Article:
“For me, the whole idea that it was open and inclusive was most important,” added Diane. “In addition to providing for spiritual needs, it became an extended family for many congregants.”

No less impressive an achievement than Jac’s role in bolstering Moreshet Avraham is Diane’s management of the 24-year-old Women’s Study Days through the Women’s League, which brings together hundreds of women four times a year for a day of Jewish study.

“Since corona, we moved to Zoom, so we now have women from over 10 different countries joining us as well,” she proudly said.

In between their endeavors on behalf of their community, Jac and Diane have found the time to enjoy and nurture their 16 grandchildren and seven great-grandchildren. Although two of their five children have settled in North America, they think that their upbringing in Israel instilled a deep sense of Jewish identity that forever connects them with the Jewish homeland.

“I think that us being here made Israel the center of their lives. Every one of our kids is Jewish in a different way, but all have a strong Jewish identity,” said Diane.

Are they happy they made the impulsive decision to buy their apartment in 1982 and move to Israel the next year? And is Israel still the same place as it was when they made aliyah?

“Oh, that’s a big question,” laughed Diane, waxing somewhat nostalgic. “When we came here, things were more homogeneous in a way. The neighborhood was smaller; we seemed to know everybody. I think that when we arrived, there was still some of that remaining euphoria from the Six Day War. The whole idea that our 13-year-old girl could get on a bus at night and go downtown and come back at midnight just blew our minds away.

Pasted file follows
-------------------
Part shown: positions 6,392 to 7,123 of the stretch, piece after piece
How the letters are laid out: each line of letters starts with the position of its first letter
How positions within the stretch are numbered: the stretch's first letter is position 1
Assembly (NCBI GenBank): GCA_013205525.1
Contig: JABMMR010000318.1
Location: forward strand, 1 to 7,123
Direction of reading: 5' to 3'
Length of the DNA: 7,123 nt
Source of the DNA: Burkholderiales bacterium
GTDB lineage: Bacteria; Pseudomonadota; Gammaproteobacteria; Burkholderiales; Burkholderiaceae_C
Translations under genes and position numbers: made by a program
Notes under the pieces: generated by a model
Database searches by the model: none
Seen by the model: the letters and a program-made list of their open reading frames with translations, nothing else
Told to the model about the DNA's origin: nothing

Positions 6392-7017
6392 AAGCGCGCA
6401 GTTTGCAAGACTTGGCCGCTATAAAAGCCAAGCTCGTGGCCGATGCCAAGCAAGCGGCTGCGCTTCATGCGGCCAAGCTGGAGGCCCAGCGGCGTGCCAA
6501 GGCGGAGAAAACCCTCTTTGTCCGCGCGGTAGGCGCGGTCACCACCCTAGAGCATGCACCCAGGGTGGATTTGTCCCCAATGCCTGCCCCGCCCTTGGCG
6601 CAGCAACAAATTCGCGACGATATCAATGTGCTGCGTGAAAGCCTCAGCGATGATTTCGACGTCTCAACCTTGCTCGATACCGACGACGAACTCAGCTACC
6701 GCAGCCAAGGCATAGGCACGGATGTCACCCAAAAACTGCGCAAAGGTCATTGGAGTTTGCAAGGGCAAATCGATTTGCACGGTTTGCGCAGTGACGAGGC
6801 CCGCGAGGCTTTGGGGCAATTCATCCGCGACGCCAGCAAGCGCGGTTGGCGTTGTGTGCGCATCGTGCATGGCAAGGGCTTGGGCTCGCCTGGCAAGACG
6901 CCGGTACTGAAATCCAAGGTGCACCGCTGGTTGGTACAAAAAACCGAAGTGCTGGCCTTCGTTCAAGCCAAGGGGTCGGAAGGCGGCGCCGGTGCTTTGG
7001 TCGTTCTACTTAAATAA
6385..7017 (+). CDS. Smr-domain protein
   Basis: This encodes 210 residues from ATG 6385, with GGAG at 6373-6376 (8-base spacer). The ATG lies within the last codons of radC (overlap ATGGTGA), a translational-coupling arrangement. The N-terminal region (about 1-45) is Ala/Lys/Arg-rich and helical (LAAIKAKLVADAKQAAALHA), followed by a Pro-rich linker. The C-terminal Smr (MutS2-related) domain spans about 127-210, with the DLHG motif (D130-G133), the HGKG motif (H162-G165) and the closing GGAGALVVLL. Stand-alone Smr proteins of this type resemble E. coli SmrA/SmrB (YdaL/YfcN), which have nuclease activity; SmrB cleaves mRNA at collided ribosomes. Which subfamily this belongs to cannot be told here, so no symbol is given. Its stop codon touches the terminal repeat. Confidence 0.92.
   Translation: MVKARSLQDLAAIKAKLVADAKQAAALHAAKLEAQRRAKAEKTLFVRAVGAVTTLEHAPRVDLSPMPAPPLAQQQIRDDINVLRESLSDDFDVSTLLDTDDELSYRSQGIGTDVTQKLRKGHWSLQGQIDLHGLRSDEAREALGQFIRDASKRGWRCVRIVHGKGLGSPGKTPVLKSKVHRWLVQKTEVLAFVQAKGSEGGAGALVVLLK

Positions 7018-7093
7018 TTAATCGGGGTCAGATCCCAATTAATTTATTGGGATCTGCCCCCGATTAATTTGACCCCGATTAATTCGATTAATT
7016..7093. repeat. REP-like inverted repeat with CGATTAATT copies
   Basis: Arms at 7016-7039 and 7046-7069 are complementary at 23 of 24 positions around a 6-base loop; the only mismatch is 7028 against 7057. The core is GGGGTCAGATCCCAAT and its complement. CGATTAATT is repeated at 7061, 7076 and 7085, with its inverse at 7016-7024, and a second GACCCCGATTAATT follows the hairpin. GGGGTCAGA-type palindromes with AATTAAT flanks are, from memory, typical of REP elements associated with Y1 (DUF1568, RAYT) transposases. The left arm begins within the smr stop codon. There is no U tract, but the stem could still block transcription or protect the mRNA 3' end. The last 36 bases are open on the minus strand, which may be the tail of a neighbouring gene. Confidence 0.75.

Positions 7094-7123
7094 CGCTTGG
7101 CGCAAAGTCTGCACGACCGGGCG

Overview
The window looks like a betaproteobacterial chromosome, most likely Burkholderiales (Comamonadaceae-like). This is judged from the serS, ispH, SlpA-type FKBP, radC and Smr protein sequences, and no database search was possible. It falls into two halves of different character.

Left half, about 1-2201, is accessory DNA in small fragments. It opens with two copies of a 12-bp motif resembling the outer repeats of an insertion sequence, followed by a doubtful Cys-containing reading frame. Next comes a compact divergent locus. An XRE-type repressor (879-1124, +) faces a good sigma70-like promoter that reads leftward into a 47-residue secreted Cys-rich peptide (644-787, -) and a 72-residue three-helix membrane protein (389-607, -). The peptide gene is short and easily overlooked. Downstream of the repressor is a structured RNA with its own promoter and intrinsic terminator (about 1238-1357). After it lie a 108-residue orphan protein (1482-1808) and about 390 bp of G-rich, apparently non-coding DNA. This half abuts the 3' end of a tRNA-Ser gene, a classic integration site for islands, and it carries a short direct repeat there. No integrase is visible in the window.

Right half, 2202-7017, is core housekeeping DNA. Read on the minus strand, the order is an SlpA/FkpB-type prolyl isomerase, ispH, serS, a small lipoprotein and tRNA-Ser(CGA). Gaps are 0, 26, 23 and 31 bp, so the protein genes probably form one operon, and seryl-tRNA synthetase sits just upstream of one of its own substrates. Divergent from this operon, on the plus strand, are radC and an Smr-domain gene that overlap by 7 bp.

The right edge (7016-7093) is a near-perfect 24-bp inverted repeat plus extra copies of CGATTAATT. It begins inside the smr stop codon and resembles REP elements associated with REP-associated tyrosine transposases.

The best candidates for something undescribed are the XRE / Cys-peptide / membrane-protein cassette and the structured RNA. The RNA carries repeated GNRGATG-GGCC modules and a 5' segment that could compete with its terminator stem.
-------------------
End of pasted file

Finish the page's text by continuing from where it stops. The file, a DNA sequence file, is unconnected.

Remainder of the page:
“Some of that is not quite the same today. But we have the strength of feeling part of the Jewish people.”

For Jac, it’s also been a mixed bag, which is much closer to full than empty.

“I personally didn’t find Israel that great a place to work in, but as a place to live and to bring up children, it’s the best place in the world.”

This story about Jac and Diane still has some more chapters to be written. The thrill is certainly not gone. ■  The Friedguts: Jac, 86 and Diane, 83From New Rochelle, NY to Jerusalem, 1983